Four new private equity and venture capital funds worth over EUR 100 million, with the EU as major investor, have appeared on the Romanian market in the last year, targeting the growing local entrepreneurial ecosystem. EU money could become a critical building block for the future of entrepreneurship, as the government recently rolled out a new taxation package for large companies that might inhibit future investments and hurt the economy, warn commentators.
By Ovidiu Posirca
The focus of EU funds on Romanian entrepreneurship comes just as the government decided to increase the tax burden for banks, utility firms and telecom players. Entrepreneurs and small businesses may face a double whammy as financial groups could move to tighten lending restrictions and restrict access to funding. Meanwhile, companies in the financial, energy and telecom industries have been backing acceleration programs for start-ups. Some banks have even bought stakes in Romanian startups, for instance in the fintech sector. It’s not clear if these companies will continue to fund initiatives designed to promote entrepreneurship in Romania under the new fiscal conditions.
“My supposition is that the taxation of banks’ assets and the economic turbulence in Romania will clearly impact established strategies. One of the potential customers in the corporate area decided to delay an innovation project – planned to last five years – because of this. Many other companies will be tempted to cut innovation or marketing budgets, especially those that didn’t have clear enough results from their previous collaborations with the entrepreneurial environment,” says Mircea Vadan, managing partner at Activize.Tech, a consultancy firm working with startups and venture funds. He adds that companies that understand that innovation takes time and money will continue to invest for long-term benefits.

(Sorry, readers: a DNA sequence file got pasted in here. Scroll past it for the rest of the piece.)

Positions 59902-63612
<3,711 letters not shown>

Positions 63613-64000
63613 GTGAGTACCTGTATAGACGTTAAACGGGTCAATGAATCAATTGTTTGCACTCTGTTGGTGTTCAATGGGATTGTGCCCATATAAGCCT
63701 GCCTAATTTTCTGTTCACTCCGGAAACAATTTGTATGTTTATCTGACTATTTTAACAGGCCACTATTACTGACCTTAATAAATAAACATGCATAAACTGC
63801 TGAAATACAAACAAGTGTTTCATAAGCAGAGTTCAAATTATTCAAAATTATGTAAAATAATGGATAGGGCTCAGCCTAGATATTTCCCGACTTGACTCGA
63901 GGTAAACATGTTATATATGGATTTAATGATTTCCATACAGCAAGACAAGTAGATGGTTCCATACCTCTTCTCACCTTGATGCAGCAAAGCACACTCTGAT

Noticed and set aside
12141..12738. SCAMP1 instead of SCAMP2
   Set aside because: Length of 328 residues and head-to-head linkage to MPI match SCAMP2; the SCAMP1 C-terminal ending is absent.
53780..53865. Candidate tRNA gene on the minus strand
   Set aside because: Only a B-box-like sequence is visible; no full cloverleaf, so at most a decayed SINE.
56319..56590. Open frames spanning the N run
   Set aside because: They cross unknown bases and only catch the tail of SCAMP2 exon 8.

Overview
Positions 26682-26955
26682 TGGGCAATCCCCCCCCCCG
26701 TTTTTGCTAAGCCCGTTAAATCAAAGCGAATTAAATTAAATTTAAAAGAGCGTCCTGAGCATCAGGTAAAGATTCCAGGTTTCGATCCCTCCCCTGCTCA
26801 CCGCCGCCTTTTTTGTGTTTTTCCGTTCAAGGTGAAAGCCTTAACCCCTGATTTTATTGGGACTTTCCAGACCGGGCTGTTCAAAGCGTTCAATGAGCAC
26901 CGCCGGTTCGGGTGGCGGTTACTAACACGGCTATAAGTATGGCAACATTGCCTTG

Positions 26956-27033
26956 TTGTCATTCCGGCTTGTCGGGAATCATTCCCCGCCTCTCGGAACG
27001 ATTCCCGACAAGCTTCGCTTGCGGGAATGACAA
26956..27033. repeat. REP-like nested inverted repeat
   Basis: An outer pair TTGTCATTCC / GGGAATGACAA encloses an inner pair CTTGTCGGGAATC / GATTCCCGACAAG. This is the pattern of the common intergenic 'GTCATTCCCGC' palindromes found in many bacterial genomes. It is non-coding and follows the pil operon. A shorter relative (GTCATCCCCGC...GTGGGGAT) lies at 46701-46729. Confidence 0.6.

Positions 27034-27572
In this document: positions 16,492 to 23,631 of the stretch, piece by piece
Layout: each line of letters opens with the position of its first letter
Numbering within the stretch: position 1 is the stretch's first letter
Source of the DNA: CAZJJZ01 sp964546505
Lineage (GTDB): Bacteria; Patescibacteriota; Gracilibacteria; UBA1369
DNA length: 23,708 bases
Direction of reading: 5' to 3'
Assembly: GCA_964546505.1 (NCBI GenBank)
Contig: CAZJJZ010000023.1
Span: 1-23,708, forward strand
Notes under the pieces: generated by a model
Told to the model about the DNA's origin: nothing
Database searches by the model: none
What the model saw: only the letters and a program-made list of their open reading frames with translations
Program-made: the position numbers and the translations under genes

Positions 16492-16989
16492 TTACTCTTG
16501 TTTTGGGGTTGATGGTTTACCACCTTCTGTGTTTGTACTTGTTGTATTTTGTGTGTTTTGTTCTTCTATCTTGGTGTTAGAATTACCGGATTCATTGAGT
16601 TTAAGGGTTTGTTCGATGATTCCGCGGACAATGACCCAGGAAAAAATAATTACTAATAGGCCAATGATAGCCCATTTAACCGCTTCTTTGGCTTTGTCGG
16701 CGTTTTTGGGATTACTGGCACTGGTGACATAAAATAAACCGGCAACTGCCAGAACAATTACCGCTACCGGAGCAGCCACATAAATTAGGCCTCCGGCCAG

Asked if EU money could be a funding alternative for entrepreneurs, Vadan suggested that innovative entrepreneurs should compete directly for funding under the Horizon 2020 program, as funds managed by the Romanian state have cumbersome approval procedures.
New funding kids on the block
Meanwhile, the European Investment Fund (EIF) has backed several funds that invest in local companies with high growth potential.
GapMinder, the venture capital fund, was launched in early 2018, with an initial budget of EUR 26 million. It was created following selection by the European Investment Fund. The fund is mostly financed via the Competitiveness Operational Program 2014 – 2020 and co-financed by the European Fund for Regional Development. It already has a portfolio of early-stage investments in Romanian startups.
Among the funded companies is Sypher, a startup that has developed a platform designed to help companies comply with the new General Data Protection Regulation (GDPR). Last year, it got EUR 300,000 from GapMinder. Mihai Ghita, co-founder of Sypher, told BR that the funding will be used to develop the platform and expand abroad. “There are ongoing negotiations to launch it in four European countries,” says the entrepreneur.
Elsewhere, Morphosis Capital, a private equity firm founded by Romanians, closed its first fund, worth EUR 45 million. Its main investor is the EIF. The PE fund targets small and medium-sized enterprises (SMEs) in various sectors such as tech and FMCG.
Andrei Gemeneanu, co-founder of Morphosis Capital, acknowledges that EU funds have helped Romanian companies invest in technology and bring their products up to international standards.
“However, the challenge is for these companies to develop the sales and marketing capabilities that could truly help them penetrate international markets and become international leaders, and this is the area in which we want to make a difference,” Gemeneanu told BR.
Early Game Ventures is another new player in the local venture capital market with a starting capital of EUR 28 million. It is backed by EU money and targets early-stage startups in the tech field and other sectors with strong capability to create Intellectual Property (IP).